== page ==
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Turkish police injure, detain journalists covering protest

Reporters Without Borders firmly condemns violence against journalists by the Istanbul police during the past few days. At least six journalists were attacked on May Day and another three women journalists were harassed during a demonstration on 5 May.

“Journalists should not have to pay for the current social tension in Turkey,” Reporters Without Borders said. “We urge the Istanbul police to carry out full and impartial investigations in order to identify and punish the police officers responsible for these abuses, because impunity just encourages more violence.

“The role of the police as regards journalists should be to protect them while they doing their work. The police should also remember that journalists are not supposed to be police auxiliaries and that the confidentiality of their sources must be respected.”

The latest case of police violence towards journalists occurred on 5 May when police dispersed demonstrators who wanted to march to Taksim Square to commemorate three young revolutionaries who were executed in 1972. All demonstrations are currently banned in the square on the official grounds that works are underway to pedestrianize it.

Diha news agency reporters Rojda Korkmaz and Sevdiye Ergürbüz and the recently released journalist Zeynep Kuray were covering the dispersal of the demonstration when police officers demanded that they surrender the photos and video they had shot. Korkmaz refused, only to be handcuffed and dragged along the ground.

One of the policemen slapped her when she shouted: “You will not be able to silence the free press.”

The three women were then led to a police bus where the police insulted them, checked whether they had police records, and finally released them. When they demanded to know the identity of the police officer who had manhandled Korkmaz, the senior police officer present said: “Just leave and report whoever you want.”

At least six journalists were injured while covering clashes between demonstrators and police officers in and around Taksim Square on the morning of 1 May. A major police presence had previously been established in the adjoining neighbourhoods of Beyoglu, Sisli and Besiktas in an attempt to prevent demonstrators from getting to the square.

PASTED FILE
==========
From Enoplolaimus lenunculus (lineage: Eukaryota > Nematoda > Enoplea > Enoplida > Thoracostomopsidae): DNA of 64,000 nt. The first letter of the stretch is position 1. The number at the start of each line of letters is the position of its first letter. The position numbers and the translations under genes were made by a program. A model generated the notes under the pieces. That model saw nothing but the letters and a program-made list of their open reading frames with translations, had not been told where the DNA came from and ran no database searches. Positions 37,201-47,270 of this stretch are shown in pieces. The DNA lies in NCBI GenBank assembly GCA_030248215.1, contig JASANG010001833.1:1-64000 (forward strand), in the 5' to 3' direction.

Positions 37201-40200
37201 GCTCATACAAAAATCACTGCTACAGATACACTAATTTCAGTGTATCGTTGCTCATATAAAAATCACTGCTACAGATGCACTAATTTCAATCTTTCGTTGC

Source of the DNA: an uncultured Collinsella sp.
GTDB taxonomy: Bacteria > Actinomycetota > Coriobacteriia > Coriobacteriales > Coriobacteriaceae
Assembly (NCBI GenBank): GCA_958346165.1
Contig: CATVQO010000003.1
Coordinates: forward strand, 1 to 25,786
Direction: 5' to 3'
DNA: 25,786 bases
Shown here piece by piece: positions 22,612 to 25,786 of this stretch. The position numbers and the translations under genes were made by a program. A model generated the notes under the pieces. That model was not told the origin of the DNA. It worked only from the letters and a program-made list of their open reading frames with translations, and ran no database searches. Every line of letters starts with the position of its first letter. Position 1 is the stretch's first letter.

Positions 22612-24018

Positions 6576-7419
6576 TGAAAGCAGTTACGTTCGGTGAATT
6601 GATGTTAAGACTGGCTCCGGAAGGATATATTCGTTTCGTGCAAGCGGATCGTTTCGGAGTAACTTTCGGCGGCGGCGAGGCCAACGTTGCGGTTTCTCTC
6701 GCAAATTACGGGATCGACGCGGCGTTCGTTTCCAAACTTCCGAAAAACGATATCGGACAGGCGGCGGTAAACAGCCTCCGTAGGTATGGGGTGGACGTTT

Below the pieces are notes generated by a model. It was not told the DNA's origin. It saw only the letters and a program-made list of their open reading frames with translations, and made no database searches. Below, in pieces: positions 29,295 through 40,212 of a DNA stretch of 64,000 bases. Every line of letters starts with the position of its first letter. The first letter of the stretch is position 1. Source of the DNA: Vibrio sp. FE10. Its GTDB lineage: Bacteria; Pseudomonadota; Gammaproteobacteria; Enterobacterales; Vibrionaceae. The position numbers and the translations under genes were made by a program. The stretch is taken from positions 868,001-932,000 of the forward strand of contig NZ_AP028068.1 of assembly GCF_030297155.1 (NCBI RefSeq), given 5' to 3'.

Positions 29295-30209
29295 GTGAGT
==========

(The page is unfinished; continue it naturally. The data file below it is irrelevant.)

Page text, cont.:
Several journalists told Reporters Without Borders they were prevented from circulating freely in these neighbourhoods, even when they showed their press cards. Reporters Without Borders' correspondent was initially prevented from going to the square.

Güray Öz, a reporter for the left-wing daily Birgün, sustained a head injury during a police operation in Besiktas as demonstrators were already beginning to disperse. The injury needed three stitches.

“As I was taking photos, the police targeted me with their water canon,” he told colleagues as he was getting into an ambulance. “They continued (…) even after I said I was a journalist. Then they dragged me along the ground.”

Cihat Arpacik, a reporter for the Islamist daily Yeni Safak, also sustained a head injury as he was fleeing police using water canon. Fatih Yersiz, a cameraman with the national television station Ülke TV, was hospitalized after injuring his leg in the district of Sisli. Doctors put a plaster on the leg. Zeki Günal of the Dogan News Agency (DHA) was hit in the head and arm by thrown stones.

Mesut Gengeç, a cameraman for the national TV station Sky360, and Ercan Öztürk, a reporter for the daily Aksam, were also injured. Dilek Odabasi, a reporter for the Alevi community television station Cem TV, was arrested in Tarlabasi, a neighbourhood that is part of the district of Beyoglu, and was released after being taken to Istanbul security headquarters.

Excessive police use of tear gas obstructed the work of dozens of journalists although many of them wore gas masks. TV reporters were at times unable to do stand-ups in Sisli and Besiktas because of trouble breathing. Tear gas also seeped into the headquarters of the daily Birgün, located in the district of Mecidiyeköy, when police fired grenades towards it.

Apologising for restricting the public's freedom of movement, Istanbul's prefect reported at the end of the day that 25 people had been injured and 75 arrests were made. The excesses recall those of May Day 2008 and 2009, when many cases of police violence against journalists were also reported. They were never punished.

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